Punctuated by shows like True Detective and American Horror Story, the purveyance of the weird, niche, or supernatural has shown that the general audience’s palate has grown substantially since Mark Frost and David Lynch’s soap.
By W.A. Clarke
Time to visit the Red Room again. Who’d’ve thunk something as cryptic as Laura Palmer’s “I’ll see you in 25 years” could be so cleverly obvious? Twin Peaks will always still be there, as David Lynch insisted in his announcement of the show’s return last week, but it’s much more than “why not?” caprice. Ignoring the fact that soap operas generally have a life expectancy longer than any of us, Twin Peaks was bound to return.
In fact, the return of Twin Peaks could be the most timely thing to happen in today’s era of television. Punctuated by shows like True Detective and American Horror Story, the purveyance of the weird, niche, or supernatural has shown that the general audience’s palate has grown substantially since Mark Frost and David Lynch’s soap. And over the past few years there has been a waning of the traditional, non-serialized crime procedural (so much for Twin Peaks: Miami), which only serves to highlight the originality of a crime drama like Twin Peaks. As its title suggests outright, Twin Peaks is about the town and its inhabitants, not any one murder or scandal or narrative foil. It’s a Deleuzian, novel look at a serialized mystery, and that’s the fun of it; less the intrigue of the crime than how seductive the mystery. A thick, twisty plot is all well and good, but that is not the meat and potatoes – or rather, coffee and cherry pie – of the show. Its timelessness is earned in characters like Agent Cooper and the rest of the townsfolk who grieve, investigate, and connive with each other like it was daytime drama.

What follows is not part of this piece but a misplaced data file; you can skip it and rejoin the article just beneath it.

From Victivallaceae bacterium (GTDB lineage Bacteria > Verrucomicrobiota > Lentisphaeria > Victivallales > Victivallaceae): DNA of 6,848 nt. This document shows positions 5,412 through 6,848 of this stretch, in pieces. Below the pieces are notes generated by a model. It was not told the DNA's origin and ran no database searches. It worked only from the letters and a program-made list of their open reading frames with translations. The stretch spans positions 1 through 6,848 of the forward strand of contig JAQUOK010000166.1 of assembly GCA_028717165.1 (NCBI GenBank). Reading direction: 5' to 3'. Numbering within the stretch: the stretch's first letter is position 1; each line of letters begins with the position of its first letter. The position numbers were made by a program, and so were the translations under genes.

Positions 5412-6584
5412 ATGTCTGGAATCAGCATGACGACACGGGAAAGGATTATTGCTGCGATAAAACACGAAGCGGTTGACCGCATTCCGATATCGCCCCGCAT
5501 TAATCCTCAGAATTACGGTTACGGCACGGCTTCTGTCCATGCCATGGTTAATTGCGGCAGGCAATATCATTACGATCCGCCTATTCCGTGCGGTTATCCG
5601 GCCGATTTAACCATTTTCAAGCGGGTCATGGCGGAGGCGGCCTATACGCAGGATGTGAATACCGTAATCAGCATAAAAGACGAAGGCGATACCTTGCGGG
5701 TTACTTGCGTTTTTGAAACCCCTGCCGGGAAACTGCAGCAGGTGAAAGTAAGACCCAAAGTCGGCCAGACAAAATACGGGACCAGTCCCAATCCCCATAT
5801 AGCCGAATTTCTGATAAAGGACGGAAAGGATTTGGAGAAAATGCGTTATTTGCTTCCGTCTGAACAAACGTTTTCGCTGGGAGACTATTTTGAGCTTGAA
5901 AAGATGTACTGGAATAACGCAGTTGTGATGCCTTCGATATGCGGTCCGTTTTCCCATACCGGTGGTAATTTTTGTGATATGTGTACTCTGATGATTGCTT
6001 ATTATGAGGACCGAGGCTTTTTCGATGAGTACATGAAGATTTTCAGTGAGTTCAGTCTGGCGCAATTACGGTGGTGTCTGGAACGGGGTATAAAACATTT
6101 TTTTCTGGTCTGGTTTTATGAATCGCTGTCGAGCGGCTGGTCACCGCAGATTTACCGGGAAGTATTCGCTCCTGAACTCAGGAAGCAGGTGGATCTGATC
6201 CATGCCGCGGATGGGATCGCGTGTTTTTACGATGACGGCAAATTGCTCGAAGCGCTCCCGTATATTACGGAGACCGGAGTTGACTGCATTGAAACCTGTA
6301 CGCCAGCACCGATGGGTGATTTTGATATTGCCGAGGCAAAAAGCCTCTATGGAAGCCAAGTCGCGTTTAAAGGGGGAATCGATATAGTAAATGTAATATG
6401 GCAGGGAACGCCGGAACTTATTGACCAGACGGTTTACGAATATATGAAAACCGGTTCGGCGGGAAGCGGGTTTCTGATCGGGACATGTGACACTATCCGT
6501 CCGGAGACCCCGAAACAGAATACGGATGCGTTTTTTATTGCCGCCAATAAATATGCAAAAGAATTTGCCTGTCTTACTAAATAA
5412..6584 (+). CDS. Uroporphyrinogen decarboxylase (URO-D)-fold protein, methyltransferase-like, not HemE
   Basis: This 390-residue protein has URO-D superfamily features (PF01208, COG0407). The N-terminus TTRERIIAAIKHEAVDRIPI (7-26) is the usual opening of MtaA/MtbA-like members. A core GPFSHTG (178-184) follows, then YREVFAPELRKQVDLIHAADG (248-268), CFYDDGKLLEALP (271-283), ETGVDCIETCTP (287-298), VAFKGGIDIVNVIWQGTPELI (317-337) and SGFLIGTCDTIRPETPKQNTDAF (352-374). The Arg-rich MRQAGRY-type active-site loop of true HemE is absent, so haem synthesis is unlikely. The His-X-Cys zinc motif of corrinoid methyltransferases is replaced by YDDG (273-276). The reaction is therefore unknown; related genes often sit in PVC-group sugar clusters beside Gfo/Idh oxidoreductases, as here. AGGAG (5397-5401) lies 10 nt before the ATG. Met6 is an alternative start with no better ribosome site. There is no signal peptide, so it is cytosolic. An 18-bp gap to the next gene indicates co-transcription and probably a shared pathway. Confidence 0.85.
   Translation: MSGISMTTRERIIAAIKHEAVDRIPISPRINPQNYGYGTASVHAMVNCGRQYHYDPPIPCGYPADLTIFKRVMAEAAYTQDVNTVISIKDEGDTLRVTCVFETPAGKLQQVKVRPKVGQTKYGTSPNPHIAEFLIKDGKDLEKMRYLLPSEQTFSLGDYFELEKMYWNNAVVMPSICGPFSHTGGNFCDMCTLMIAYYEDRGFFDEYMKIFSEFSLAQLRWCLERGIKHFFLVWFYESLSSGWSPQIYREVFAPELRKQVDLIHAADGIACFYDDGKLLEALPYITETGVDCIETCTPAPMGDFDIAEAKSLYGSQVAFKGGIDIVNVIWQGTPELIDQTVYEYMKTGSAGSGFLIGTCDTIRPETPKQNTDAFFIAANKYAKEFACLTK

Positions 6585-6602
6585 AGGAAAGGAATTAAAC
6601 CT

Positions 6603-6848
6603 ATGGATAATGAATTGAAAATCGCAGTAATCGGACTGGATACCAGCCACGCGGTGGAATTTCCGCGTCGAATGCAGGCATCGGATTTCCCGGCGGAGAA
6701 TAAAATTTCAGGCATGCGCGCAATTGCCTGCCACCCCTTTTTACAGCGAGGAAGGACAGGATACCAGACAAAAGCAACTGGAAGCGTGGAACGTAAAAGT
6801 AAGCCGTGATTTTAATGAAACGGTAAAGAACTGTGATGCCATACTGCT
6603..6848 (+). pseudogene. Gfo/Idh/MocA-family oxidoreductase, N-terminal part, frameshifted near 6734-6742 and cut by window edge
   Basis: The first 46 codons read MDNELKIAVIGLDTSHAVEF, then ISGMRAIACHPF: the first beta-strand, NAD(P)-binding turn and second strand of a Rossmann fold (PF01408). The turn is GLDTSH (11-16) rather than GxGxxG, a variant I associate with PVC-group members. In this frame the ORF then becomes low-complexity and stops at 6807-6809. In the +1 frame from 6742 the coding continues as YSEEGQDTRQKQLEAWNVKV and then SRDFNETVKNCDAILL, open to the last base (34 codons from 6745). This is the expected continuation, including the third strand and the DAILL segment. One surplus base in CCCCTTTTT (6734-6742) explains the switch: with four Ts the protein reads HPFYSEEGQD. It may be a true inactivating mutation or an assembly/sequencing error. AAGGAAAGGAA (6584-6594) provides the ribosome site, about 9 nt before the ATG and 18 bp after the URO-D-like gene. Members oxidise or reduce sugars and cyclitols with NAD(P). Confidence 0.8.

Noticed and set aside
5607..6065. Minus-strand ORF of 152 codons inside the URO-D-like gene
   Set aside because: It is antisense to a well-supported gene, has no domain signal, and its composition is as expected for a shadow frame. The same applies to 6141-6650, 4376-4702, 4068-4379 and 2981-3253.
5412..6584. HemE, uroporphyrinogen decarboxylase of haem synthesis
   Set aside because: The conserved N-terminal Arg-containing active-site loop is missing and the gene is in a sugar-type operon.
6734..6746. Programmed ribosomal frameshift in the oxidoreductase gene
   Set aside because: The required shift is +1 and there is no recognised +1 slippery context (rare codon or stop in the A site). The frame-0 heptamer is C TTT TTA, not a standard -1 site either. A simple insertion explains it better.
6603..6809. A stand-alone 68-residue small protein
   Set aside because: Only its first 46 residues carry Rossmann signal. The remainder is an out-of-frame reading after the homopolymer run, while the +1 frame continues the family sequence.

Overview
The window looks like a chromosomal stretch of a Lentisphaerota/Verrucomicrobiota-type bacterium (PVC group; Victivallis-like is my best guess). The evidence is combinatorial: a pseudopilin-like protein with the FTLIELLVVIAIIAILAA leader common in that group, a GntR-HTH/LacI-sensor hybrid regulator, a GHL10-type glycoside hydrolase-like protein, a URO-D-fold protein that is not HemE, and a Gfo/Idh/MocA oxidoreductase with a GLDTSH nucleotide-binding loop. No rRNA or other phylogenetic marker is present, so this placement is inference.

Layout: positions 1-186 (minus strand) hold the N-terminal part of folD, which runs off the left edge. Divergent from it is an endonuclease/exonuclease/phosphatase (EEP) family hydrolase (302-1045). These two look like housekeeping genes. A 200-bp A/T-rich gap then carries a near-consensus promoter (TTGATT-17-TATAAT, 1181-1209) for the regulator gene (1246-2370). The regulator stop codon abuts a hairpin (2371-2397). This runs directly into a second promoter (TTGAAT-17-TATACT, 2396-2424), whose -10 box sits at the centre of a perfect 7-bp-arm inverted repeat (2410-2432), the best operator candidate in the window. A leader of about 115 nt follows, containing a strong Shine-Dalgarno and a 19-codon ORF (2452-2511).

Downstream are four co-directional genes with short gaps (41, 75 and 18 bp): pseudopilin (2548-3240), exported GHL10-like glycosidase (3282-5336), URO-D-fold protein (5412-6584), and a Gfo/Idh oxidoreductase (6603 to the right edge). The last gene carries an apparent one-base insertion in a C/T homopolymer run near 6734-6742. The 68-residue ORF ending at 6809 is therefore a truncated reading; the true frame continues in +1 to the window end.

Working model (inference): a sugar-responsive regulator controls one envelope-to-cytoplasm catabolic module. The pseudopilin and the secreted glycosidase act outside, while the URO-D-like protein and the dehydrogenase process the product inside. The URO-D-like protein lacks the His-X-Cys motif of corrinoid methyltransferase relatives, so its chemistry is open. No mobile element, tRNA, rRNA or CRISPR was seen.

But even as it stands as a wonderful container for a menagerie of characters and atmospheres, this could be another tepid, bittersweet return that reminds us the double-edged sword of nostalgia. The idea of resurrecting it might seem grossly unbecoming of such a rare and iconic show, yet under the reigns of its original creators, a new tale could inspire more anthological, open-ended works as means to franchise a television show. And shows as anthologies provide for more original stories and the voices telling them, evidenced by the star-studded Fargo and True Detective.
For sure, Twin Peaks is a real place in television, a sandbox for iconic characters – it represents where TV could and should go: succinct, anthological, new.
W.A. Clarke is a filmmaker based out of Central Florida. He has worked on several notable feature films and enjoys discussing the nuances of the filmmaking process.